Sidinh Luc group - Properties of blood stem cells and their regulation

The blood system is maintained and replenished by rare blood stem cells throughout life. Until recently, the blood stem cell population was considered to be functionally uniform, but new findings suggest the presence of different stem cell subsets that are biased in their contribution to individual blood lineages.

The functional importance of having different types of blood stem cells is not well understood and the mechanisms that regulate them have not been well characterized. Our research program primarily focuses on hematopoietic stem cells in normal development. Detailed knowledge of blood formation and the different stem cell types will increase our fundamental understanding of how hematologic diseases may develop and how they may be treated.

About our research

To better understand the role of different types of blood stem cells (hematopoietic stem cells, HSCs) in the hematopoietic system, we are studying the molecular, behavioral and functional differences of distinct types of HSCs throughout development. These studies employ a combination of genetic labelling tools, advanced flow cytometry and sequencing techniques.

To understand the molecular mechanisms that regulate different types of HSCs we have focused on exploring the epigenetic processes that are important in HSC bias and lineage commitment. Using advanced molecular biology tools and genome editing techniques, as well as genetically modified mouse models we are aiming to identify the critical epigenetic factors determining the functional properties of the HSC subsets.

The long-term goal of our studies is to discover novel factors and associated pathways that are important in development of hematologic diseases and ultimately be of therapeutic and prognostic value.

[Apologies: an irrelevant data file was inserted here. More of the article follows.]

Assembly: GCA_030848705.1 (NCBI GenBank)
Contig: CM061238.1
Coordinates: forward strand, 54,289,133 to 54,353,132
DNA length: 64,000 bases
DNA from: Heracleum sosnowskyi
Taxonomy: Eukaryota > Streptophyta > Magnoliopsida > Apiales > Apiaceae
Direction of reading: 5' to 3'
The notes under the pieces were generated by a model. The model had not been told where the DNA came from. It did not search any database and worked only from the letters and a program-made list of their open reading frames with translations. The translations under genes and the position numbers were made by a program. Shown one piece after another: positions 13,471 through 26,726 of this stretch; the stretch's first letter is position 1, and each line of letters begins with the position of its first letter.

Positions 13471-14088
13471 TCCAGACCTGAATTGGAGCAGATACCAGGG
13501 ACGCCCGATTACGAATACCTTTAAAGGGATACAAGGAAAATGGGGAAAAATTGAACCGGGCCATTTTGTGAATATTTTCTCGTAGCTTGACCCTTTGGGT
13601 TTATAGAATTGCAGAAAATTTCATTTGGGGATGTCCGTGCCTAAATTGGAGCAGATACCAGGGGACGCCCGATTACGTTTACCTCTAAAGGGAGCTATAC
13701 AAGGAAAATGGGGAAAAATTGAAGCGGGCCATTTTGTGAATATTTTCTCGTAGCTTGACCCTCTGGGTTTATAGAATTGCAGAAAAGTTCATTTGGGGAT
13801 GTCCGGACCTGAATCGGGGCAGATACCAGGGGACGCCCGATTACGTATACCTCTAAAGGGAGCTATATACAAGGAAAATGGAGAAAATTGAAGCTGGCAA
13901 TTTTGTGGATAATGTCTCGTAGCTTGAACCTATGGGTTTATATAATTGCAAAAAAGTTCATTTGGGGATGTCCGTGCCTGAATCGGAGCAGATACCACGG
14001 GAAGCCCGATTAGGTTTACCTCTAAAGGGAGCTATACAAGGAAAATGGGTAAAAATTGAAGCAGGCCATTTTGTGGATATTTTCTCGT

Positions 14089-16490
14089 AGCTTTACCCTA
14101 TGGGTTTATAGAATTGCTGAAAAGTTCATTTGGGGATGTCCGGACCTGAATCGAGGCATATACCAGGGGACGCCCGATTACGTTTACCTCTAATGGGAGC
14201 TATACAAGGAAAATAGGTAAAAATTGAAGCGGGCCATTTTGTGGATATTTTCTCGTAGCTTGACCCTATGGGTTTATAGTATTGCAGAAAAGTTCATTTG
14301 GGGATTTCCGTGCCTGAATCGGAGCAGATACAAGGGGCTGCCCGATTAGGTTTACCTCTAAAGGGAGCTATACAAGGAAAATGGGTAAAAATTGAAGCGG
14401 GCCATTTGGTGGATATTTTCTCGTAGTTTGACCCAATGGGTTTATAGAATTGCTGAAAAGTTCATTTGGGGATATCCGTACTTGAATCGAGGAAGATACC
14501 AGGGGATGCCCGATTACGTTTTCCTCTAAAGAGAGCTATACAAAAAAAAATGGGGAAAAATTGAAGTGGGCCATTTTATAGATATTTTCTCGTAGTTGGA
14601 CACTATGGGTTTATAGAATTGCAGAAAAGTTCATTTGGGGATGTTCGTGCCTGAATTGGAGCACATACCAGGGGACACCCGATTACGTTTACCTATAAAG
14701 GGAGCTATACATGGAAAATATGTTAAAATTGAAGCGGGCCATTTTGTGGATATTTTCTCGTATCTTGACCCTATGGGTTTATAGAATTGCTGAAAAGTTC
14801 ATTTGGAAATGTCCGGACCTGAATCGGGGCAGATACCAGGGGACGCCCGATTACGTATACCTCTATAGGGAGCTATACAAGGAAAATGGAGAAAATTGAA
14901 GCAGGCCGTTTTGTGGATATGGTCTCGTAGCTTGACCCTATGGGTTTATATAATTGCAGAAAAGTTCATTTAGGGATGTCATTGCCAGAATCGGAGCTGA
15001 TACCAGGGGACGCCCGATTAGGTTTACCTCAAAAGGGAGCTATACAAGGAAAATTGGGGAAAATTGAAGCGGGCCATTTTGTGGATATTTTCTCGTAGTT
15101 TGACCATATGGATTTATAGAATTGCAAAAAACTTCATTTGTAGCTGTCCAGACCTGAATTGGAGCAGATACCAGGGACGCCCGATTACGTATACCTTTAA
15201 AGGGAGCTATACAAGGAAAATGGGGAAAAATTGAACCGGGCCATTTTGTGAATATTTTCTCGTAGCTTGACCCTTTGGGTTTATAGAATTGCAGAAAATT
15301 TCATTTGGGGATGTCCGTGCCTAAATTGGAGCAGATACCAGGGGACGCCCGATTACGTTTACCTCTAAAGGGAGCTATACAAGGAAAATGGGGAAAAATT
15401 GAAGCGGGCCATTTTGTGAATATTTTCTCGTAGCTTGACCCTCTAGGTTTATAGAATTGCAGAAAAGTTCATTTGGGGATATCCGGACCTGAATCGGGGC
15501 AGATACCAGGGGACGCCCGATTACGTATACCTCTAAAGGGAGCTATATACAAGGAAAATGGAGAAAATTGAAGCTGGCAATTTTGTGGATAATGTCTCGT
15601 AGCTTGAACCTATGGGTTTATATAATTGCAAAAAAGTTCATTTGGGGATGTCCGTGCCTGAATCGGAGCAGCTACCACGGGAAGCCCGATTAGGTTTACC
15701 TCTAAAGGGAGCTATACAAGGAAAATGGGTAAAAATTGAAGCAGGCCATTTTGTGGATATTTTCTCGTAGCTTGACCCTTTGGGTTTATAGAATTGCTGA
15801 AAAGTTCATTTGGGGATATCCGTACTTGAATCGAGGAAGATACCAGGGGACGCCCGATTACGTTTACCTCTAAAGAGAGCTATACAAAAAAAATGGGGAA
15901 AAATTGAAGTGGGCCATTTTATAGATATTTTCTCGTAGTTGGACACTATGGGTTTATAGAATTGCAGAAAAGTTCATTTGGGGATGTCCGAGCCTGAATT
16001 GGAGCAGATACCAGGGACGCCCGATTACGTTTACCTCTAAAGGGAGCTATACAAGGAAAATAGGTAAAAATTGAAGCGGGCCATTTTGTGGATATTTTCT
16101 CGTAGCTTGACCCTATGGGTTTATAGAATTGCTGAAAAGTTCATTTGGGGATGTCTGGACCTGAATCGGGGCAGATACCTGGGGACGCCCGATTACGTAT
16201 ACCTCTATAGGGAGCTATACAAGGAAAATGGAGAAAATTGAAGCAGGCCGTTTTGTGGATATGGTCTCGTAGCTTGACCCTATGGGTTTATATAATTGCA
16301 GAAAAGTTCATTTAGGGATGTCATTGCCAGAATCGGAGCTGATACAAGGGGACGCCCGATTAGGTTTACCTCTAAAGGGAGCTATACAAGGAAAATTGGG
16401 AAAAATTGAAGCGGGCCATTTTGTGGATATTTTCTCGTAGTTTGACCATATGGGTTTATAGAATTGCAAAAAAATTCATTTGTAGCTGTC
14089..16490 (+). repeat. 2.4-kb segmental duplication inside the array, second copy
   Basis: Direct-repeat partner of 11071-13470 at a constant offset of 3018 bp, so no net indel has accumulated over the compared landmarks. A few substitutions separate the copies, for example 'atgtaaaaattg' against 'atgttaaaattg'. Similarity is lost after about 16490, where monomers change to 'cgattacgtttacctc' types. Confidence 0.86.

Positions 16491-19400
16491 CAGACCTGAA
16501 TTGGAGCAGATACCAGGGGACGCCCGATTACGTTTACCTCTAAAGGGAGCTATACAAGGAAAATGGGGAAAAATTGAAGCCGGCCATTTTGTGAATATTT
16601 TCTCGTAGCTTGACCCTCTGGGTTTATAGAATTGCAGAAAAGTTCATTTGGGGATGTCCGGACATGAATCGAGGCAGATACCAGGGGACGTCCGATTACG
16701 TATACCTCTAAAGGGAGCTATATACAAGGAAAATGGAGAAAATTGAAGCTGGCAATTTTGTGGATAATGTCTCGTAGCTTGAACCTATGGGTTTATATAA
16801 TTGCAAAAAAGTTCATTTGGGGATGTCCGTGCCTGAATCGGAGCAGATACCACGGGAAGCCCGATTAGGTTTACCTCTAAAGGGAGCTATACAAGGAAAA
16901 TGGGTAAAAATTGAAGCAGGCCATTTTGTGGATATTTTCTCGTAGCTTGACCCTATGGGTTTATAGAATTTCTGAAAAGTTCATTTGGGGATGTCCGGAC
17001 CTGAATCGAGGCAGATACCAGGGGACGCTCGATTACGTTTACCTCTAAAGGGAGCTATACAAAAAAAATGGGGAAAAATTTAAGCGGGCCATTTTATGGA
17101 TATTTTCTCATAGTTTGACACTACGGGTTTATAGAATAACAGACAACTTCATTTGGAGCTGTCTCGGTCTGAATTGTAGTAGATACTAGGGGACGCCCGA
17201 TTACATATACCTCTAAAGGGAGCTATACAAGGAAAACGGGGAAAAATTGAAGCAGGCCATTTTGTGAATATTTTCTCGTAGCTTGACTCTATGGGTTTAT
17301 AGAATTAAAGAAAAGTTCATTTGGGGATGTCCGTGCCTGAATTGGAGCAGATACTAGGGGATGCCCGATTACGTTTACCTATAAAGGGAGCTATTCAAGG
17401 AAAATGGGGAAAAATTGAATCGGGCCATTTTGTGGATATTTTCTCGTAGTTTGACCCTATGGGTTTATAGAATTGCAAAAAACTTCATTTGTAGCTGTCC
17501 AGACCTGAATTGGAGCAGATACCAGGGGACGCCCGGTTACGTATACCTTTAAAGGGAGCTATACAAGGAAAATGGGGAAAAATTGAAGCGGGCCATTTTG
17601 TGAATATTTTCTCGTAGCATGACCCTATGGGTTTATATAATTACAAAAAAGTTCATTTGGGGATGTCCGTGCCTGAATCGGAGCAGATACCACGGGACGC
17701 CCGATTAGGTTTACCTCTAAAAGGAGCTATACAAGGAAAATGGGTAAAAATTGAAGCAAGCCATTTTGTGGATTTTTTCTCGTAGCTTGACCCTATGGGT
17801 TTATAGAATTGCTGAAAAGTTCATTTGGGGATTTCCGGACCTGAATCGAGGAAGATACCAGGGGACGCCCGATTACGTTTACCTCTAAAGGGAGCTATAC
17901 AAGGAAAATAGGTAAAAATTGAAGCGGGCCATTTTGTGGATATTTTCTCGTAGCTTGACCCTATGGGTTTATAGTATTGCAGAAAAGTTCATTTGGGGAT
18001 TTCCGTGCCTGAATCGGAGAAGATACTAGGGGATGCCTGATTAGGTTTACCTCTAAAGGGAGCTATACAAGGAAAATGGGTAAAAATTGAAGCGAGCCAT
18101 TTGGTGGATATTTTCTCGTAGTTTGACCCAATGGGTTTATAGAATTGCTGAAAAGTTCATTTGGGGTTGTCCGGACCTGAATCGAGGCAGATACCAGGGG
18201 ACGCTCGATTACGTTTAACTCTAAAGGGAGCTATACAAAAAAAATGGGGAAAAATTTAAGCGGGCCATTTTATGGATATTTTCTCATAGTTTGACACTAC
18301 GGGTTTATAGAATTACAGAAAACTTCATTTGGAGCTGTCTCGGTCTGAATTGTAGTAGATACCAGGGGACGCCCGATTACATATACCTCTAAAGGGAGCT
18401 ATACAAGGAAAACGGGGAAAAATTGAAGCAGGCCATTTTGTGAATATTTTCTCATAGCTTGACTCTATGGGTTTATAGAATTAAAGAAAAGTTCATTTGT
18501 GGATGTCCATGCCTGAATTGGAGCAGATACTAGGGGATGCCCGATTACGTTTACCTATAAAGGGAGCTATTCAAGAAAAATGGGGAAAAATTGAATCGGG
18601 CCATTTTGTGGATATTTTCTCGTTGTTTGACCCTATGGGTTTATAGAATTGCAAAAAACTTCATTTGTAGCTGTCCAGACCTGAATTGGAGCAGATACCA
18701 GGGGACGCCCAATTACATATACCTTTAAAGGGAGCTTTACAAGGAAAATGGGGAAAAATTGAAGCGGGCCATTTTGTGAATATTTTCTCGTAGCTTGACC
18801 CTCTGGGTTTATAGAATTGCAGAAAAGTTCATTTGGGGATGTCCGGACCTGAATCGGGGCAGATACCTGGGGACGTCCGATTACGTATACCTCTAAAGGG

Group leader

Sidinh Luc

Ph.D., Assistant Professor
H7 Department of Medicine, Huddinge

Sidinh Luc was recruited to Karolinska Institutet in 2017. Her graduate studies were done at Lund University, Sweden and University of Oxford, UK. She received a Ph.D. degree in Stem Cell Biology from Lund University, Sweden in 2011. After Graduate School she continued her research studies as a Postdoctoral fellow at the Boston Children’s Hospital/Dana-Farber Cancer Institute/Harvard Medical School in Boston (2011-2016), before returning to Sweden to start her own research group.

Sidinh Luc about blood stem cells and hematologic diseases

Group members


Anne-Sofie Johansson

Senior research specialist
H7 Department of Medicine, Huddinge

Anne-Sofie Johansson joined HERM in 2014, and the Sidinh Luc group in 2017.

Anne-Sofie received her PhD in 2007 from Karolinska Institutet for her work on effects of ethanol on inflammation and cell functions. After her PhD she did a postdoc at the Department of Neuroscience at KI, where she gained experience about the circadian rhythms and the circadian molecular clock and how they may be altered in disease.

Tsu-Yi Su

PhD student